Posted on Dec 19, 2016 by Christopher Lindley
What is known as the Amnesty for Tenant’s improvements set out on sections 112 to 118 of the Land Reform (Scotland) Act 2016 will shortly come into force.
Before it does however it is worth a recap of what is intended to happen and how the legislation will work. As with a lot of recent Agricultural Holdings Legislation, it is not always what you expect.
The law as it currently stands divides tenant’s improvements into three different classes. Depending on when the improvement was carried out, the improvements are listed in Schedule 3, 4 or 5 to the Agricultural Holdings (Scotland) Act 1991. The examples given are for improvements listed in Schedule 5, carried out after 1 November 1948. There are Part 1 improvements where the tenant must serve prior notice on the landlord and either the landlord approves them or the Land Court grants their approval instead, for example laying down of permanent pasture or making of embankments and sluices against floods. Part 2 improvements are where prior notice must be served and the landlord must not object, for example land drainage, making or improving roads, new fences and erecting sheds to mention some. Part 3 improvements for example liming, eradicating bracken or laying down of temporary pasture are those where the tenant does not have to notify the landlord.
If a tenant has not followed the correct procedures in respect of an improvement (Part 2 or Part 2) then at the moment he cannot claim compensation for it is a formal tenant’s improvement at waygo.
Broadly speaking the intention of the amnesty is that where the tenant of an agricultural holding failed to follow the correct notice procedures then he can remedy the position by doing them now. There will be a three year window in which retrospective notices may be served. There is a procedure for the landlord to object and if needs be for the Land Court to decide in terms of section 116.
It all sounds fine but there are a number of different scenarios and in some cases there is no amnesty.
For example, the amnesty is not available if the tenant failed to follow the correct statutory procedures in the past in relation to Part 1 improvements. Section 112 (5)(a)(i) states that an amnesty notice cannot be served in relation to a Part I improvement if the landlord’s consent was not obtained. This is probably one of the scenarios where the tenant would want to serve a notice and start the formal process since the lack of and approval in the past is the issue now.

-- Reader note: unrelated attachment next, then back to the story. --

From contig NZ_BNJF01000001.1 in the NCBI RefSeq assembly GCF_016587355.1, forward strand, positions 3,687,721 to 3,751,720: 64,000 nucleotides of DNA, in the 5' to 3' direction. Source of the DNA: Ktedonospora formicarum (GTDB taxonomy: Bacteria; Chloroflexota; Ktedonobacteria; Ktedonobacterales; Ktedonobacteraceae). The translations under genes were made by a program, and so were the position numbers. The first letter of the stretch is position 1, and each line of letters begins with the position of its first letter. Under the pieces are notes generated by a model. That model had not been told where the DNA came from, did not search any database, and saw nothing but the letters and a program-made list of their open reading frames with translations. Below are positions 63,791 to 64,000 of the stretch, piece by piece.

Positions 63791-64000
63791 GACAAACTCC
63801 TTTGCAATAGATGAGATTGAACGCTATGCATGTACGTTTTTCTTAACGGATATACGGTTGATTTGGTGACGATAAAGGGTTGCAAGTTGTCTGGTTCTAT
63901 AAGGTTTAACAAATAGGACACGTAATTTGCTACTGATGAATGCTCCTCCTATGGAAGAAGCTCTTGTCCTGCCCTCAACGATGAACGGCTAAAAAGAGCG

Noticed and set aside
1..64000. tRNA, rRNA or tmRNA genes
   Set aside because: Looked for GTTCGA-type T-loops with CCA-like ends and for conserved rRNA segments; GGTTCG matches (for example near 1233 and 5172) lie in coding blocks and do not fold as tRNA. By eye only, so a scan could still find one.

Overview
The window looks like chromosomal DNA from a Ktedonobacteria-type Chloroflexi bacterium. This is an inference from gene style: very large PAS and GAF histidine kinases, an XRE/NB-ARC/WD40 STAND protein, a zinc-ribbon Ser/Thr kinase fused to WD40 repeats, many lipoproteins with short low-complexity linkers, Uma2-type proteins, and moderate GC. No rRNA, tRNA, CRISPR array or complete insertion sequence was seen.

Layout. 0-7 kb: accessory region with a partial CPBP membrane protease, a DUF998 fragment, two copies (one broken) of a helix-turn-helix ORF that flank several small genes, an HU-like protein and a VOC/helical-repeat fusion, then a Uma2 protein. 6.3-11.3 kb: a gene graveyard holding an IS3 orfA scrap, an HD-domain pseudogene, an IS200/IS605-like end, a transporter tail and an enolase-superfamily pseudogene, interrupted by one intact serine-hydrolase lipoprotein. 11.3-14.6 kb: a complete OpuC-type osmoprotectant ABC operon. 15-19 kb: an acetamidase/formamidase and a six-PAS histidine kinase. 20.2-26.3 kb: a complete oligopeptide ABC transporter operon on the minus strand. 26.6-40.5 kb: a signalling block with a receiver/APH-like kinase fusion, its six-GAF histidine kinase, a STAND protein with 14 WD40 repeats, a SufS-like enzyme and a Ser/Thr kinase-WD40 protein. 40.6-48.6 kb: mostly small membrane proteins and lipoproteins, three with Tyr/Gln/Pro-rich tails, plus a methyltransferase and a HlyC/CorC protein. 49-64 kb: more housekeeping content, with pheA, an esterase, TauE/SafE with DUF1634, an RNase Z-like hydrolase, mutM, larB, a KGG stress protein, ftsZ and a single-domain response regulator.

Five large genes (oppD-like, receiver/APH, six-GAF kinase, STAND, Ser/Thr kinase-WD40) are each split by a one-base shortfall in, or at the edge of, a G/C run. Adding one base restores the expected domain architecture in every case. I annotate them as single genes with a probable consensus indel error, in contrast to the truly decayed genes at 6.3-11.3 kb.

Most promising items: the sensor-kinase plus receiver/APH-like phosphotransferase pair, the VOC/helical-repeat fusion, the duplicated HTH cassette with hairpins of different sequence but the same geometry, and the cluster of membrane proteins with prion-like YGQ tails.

In relation to Part 2 improvements, if the tenant did serve a notice, the landlord objected and the tenant did nothing further at the time then both have already had their say and nothing can be done now. That is section 112(5)(b)(ii) and (iii).
If a tenant carried out a Part 2 improvement “X” without prior notice then he can use the amnesty period to serve notice now and subject to any landlord objection “X” will be considered at waygo.
Bizarrely, if the tenant serves notice of Part 2 improvement “Y” but instead decided to do it differently as “Z” then he cannot claim on either “Y” or “Z”. Improvement “Y” doesn’t really matter since it was never done in the first place. What is the difference between “X” and “Z” above? The Landlord was not notified of either of them in advance yet one will receive the benefit of the amnesty (X) and the other will not. That is section 112(5)(b)(i).
There is nothing to stop a landlord and tenant agreeing a list of improvements which will be relevant and in principle liable to be compensated for at waygo. I have been involved in a number of transactions where this was done as part of a larger deal. When the amnesty comes in to force, landlord and tenant can agree to an Amnesty Agreement in terms of section 117. The amount of compensation, as ever, is the value to an incoming tenant.
It goes without saying that all landlords and tenants should look out all papers and correspondence which they have in relation to improvements. Take advice on what notices you should serve or how to respond if notices are served on you.
Christopher Lindley is a Solicitor in our specialist Land & Rural Business team. For more information on the Land Reform (Scotland) Act 2016 or any other agricultural matters please contact Christopher on 01738 621212, email firstname.lastname@example.org or alternatively contact a member of the Land & Rural Business team.
Services associated with this entry
Receive the latest news, legal updates and event information straight to your inboxStay Updated